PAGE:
The First Law of Economics

Mr. Reinach is a financial consultant, formerly a member of a New York Stock Exchange firm.

The economic facts of life are many. But the grandfather of them all is the law of demand and supply. If this one law alone were thoroughly understood, it is highly improbable that government interference in the market place would ever again be tolerated. Let’s see how this law works in your everyday life:

You own at least one pair of shoes—probably several. Your least expensive pair of shoes may have cost you as little as $5.00. This least expensive pair—the one you can most easily afford—will serve to help clarify the law of demand and supply.

Had this pair been priced at $1.00 or an even more ridiculously low figure, it is quite probable that you would have bought several pairs in anticipation of future needs, or just as a luxury. But had this pair been priced at some exorbitant price like $2,000, you would either be going shoeless, be reduced to making your own shoes, or be keeping your feet protected and comfortable in some other way. At $2,000 per pair, even the wealthy man’s wardrobe wouldn’t contain many shoes.

Now between $1.00 and $2,000, there is a price at which you will own several pairs, a price at which you will own only one pair, and a price at which you will own no shoes at all. Working down from the top figure of $2,000, let’s say that the retailer starts reducing his price a penny at a time—and let’s also assume that at each new price you are unable to predict any further reductions. Your active interest in shoes may not be aroused until he gets his price down to somewhere under $100. But at some price under $100, you will say to yourself: “Well, I guess I’d better buy one pair, anyway.”

That hypothetical price at which you say, “O.K., I’ll take them,” may be $87.72. This means that you turned down those shoes when they were offered to you at $87.73. There is a very narrow margin between a sale and no sale. This same thing holds for everybody else who may want shoes, and it is just as true for every other thing that is traded in the market place—yachts, houses, bread, and medical services. Turning the example around, it can be clearly seen that every penny reduction in the price of goods and services permits additional people to enjoy those goods and services, and each cent rise discourages somebody from that enjoyment. Prices, of course, also guide production, a higher price being a stimulant and a lower price a sedative to the producer.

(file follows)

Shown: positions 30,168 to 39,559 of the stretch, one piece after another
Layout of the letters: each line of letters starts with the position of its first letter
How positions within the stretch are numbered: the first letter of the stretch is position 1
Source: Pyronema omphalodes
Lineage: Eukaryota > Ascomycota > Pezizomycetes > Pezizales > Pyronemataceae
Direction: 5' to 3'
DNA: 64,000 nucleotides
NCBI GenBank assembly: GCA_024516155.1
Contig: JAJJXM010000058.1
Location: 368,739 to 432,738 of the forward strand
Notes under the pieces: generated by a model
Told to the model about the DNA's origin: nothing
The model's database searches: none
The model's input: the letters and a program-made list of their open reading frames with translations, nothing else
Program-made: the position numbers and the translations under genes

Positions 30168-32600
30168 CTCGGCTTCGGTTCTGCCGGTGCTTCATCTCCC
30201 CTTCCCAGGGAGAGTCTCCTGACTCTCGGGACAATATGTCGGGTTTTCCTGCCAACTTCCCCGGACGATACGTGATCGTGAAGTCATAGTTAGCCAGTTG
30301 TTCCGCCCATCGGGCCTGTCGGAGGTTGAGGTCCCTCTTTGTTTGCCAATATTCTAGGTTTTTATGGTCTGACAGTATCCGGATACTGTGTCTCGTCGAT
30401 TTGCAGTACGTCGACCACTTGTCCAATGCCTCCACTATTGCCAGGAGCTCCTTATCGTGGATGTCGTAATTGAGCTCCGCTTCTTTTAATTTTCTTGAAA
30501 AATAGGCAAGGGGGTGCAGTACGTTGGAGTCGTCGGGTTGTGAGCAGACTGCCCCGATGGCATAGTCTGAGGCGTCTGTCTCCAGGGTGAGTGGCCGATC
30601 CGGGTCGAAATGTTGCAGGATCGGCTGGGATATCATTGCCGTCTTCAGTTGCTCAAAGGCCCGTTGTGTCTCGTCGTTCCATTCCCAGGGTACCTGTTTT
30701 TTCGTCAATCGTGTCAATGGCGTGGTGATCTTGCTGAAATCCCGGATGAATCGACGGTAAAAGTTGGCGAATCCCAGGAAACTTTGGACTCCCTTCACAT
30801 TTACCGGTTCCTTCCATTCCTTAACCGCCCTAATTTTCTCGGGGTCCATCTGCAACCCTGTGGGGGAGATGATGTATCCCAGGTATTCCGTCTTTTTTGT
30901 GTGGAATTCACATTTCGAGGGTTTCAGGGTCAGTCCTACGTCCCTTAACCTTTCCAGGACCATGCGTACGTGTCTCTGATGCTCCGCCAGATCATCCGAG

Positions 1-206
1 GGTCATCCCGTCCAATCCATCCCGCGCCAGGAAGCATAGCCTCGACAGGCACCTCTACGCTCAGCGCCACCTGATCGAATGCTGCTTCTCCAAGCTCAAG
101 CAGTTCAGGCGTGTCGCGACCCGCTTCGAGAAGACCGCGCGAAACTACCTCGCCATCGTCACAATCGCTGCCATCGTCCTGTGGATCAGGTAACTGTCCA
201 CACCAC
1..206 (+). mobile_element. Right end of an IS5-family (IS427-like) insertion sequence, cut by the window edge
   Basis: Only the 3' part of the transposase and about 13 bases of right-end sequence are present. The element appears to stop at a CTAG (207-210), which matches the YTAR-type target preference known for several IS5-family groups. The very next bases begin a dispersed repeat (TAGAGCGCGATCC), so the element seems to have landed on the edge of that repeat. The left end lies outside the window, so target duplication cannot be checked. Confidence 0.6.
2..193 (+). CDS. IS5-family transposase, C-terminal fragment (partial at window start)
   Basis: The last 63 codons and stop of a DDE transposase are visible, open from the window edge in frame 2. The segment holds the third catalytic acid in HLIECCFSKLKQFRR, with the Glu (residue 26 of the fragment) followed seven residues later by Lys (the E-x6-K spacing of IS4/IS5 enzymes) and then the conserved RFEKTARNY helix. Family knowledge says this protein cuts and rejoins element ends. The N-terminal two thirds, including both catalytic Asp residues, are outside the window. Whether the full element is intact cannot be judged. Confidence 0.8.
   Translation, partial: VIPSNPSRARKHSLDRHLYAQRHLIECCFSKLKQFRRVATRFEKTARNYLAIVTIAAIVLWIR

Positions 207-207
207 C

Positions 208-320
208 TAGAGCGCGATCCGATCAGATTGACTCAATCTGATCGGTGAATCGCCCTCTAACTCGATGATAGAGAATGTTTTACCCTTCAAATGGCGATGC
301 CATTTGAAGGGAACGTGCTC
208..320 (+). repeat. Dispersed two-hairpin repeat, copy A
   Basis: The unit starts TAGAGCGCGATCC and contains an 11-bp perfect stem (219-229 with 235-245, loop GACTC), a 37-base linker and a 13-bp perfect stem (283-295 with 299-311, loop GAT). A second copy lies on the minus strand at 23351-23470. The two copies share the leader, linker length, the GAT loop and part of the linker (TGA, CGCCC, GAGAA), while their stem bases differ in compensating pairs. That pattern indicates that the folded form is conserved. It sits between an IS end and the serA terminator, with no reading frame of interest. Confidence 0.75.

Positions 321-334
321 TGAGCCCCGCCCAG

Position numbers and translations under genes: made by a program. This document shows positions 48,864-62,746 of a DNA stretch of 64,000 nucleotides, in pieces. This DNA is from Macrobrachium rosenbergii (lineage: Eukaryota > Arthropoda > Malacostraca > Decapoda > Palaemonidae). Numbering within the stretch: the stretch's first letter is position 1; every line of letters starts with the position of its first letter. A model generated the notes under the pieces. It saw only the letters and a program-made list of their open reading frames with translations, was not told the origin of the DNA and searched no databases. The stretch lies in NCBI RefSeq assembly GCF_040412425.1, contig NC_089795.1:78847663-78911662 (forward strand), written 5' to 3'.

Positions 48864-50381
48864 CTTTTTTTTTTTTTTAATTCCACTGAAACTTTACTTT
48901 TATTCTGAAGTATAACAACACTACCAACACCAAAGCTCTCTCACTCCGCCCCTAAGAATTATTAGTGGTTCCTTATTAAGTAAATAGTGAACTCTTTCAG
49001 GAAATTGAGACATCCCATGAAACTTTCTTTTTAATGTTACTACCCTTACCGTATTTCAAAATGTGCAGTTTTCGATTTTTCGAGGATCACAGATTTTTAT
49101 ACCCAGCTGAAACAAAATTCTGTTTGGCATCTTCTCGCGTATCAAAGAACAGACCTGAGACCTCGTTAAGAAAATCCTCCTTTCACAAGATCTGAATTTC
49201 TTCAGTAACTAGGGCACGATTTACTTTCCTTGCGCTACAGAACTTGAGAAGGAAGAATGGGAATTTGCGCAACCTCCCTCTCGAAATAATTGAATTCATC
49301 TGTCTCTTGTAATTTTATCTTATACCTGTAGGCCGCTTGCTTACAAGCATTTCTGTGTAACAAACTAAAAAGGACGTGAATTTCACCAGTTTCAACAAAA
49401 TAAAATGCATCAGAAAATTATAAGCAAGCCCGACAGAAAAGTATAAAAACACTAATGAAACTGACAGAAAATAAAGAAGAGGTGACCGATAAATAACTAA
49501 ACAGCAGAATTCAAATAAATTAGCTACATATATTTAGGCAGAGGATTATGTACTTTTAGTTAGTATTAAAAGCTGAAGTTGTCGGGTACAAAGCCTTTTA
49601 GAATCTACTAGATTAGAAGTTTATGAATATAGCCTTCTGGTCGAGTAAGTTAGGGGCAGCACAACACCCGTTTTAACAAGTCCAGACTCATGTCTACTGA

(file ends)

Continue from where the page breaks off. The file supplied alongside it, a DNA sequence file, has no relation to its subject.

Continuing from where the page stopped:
All of us are consumers of literally thousands of goods and services. The items now in your home probably number well into the hundreds. And yet each of us produces only three or four goods or services—or maybe just one. We trade the one that we produce for those thousands of things that make our lives more gratifying. Here’s what happens to the consumer in particular, and to trade in general, when the government interferes in the market place:

There was once a time when the Czechoslovakians were the most efficient makers of shoes. They traded their shoes to Americans for automobiles, farm equipment, and other things which we produced more efficiently than they or our competitors. Our own shoe manufacturers were therefore faced with converting their production to something wherein they, too, would be competitively productive. But they feared change. So, cloaking their fear in a worthy cause, they sought government “protection.” Aid was forthcoming in the form of a tariff on Czech shoes.

Prices of shoes went up. A few wealthy citizens felt that they could no longer afford as many shoes as they once had, and the less wealthy were obliged to own fewer shoes or deprive themselves of something else they may have wanted. Some, who could afford to wear shoes at Czech prices, now chose to go shoeless rather than pay the new “protected” prices.

Although we are mainly concerned with the consumer, it can also be seen that government interference affects others. For example, some marginal retail shoe stores were now forced out of business, and more prosperous stores found themselves less prosperous through loss of trade. The same holds true for the shoe importers, wholesalers, jobbers, and others. The Czechs, of course, have had their shoe market curtailed. And the manufacturers of those items which had been used in trade for the Czech shoes were injured in proportion. This is only part of the picture, but it does serve to illustrate the endless harm generated when government enters the market place.

Take silver as another example. How much more silverware would you own today if there were a free market price for silver?

The examples are endless. The government today is in thousands of market places—directly and indirectly. Indirectly, the government can price an article beyond the reach of millions simply through taxation. The tax on luxury items, such as jewelry and furs, is an excellent example. How many husbands have saved to buy their wives a piece of jewelry only to find that, although they could afford the desired item, they couldn’t afford the tax thereon?

The extent of such hindrance to trade is truly enormous when one weighs the total cost of government against the fact that the margin for exchange may be no wider than a penny.

The government can never repeal this basic law of demand and supply—nor its consequences. Its interference in the market place can only increase total costs and prices—and thus prevent your owning and enjoying additional goods and services you want and could afford at free market prices.